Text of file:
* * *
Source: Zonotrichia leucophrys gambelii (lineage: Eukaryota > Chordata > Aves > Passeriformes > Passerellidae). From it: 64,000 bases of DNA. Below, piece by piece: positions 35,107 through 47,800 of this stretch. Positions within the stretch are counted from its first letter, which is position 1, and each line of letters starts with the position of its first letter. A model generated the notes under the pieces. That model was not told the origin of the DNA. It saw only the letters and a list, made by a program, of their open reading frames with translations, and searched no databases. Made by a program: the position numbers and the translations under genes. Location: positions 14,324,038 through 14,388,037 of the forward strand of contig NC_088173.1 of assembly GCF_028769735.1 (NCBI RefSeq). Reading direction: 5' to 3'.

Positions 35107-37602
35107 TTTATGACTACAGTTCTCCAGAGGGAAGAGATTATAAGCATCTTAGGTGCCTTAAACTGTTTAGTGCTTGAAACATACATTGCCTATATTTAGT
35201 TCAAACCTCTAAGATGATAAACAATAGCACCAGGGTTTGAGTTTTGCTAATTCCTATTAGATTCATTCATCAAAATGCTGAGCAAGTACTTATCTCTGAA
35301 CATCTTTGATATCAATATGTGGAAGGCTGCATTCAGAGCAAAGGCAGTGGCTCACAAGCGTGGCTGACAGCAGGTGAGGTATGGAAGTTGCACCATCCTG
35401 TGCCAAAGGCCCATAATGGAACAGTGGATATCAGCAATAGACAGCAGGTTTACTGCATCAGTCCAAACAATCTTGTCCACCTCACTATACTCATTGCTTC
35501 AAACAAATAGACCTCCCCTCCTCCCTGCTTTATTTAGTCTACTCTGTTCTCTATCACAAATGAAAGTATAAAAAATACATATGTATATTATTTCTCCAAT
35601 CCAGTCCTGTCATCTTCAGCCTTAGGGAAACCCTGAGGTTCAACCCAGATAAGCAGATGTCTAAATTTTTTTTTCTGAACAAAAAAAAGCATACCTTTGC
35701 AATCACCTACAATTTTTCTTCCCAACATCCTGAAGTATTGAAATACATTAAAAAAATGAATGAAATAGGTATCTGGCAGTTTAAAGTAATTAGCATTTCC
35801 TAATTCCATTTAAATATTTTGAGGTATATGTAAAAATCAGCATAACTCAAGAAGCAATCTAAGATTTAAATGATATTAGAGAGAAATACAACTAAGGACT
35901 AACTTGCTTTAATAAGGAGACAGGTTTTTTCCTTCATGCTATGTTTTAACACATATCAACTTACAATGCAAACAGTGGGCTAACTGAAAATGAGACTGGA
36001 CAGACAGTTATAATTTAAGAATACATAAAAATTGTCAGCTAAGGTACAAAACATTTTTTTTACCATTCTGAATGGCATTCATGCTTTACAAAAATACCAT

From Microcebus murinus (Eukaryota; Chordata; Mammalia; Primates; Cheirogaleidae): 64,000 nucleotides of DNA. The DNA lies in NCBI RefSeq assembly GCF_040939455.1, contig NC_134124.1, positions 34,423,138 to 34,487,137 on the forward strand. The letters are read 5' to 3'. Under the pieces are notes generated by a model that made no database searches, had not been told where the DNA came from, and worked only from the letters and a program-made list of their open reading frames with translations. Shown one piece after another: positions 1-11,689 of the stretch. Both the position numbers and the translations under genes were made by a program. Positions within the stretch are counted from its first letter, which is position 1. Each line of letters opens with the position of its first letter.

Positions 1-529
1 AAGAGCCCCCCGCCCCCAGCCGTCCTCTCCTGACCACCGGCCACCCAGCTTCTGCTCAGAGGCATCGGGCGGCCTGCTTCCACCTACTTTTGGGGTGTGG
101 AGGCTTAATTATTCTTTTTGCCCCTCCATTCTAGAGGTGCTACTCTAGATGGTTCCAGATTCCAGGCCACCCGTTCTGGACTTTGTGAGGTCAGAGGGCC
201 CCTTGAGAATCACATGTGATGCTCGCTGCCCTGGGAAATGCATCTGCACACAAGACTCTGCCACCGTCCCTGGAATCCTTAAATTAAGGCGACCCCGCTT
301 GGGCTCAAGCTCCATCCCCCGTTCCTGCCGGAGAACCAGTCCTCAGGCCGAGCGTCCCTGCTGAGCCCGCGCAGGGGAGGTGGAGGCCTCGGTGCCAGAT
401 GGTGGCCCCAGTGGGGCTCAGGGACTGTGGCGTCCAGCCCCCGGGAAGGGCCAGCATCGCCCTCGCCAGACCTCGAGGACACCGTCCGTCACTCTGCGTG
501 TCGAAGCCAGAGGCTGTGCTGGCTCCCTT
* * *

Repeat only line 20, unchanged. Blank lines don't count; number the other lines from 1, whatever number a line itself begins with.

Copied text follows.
501 TCGAAGCCAGAGGCTGTGCTGGCTCCCTT